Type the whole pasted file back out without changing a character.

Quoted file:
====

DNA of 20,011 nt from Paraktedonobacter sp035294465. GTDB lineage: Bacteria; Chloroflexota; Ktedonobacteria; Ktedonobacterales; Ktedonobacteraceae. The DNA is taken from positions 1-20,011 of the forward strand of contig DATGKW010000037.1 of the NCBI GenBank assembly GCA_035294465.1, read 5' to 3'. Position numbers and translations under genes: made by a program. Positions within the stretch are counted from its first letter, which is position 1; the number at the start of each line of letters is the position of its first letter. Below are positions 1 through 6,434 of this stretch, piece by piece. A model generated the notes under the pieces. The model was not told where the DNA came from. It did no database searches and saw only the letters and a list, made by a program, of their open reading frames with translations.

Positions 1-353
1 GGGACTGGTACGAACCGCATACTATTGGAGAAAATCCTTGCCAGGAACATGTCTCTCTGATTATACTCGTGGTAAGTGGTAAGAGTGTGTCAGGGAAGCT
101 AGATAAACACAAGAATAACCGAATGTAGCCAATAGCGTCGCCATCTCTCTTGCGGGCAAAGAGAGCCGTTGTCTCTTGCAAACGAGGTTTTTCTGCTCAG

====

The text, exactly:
DNA of 20,011 nt from Paraktedonobacter sp035294465. GTDB lineage: Bacteria; Chloroflexota; Ktedonobacteria; Ktedonobacterales; Ktedonobacteraceae. The DNA is taken from positions 1-20,011 of the forward strand of contig DATGKW010000037.1 of the NCBI GenBank assembly GCA_035294465.1, read 5' to 3'. Position numbers and translations under genes: made by a program. Positions within the stretch are counted from its first letter, which is position 1; the number at the start of each line of letters is the position of its first letter. Below are positions 1 through 6,434 of this stretch, piece by piece. A model generated the notes under the pieces. The model was not told where the DNA came from. It did no database searches and saw only the letters and a list, made by a program, of their open reading frames with translations.

Positions 1-353
1 GGGACTGGTACGAACCGCATACTATTGGAGAAAATCCTTGCCAGGAACATGTCTCTCTGATTATACTCGTGGTAAGTGGTAAGAGTGTGTCAGGGAAGCT
101 AGATAAACACAAGAATAACCGAATGTAGCCAATAGCGTCGCCATCTCTCTTGCGGGCAAAGAGAGCCGTTGTCTCTTGCAAACGAGGTTTTTCTGCTCAG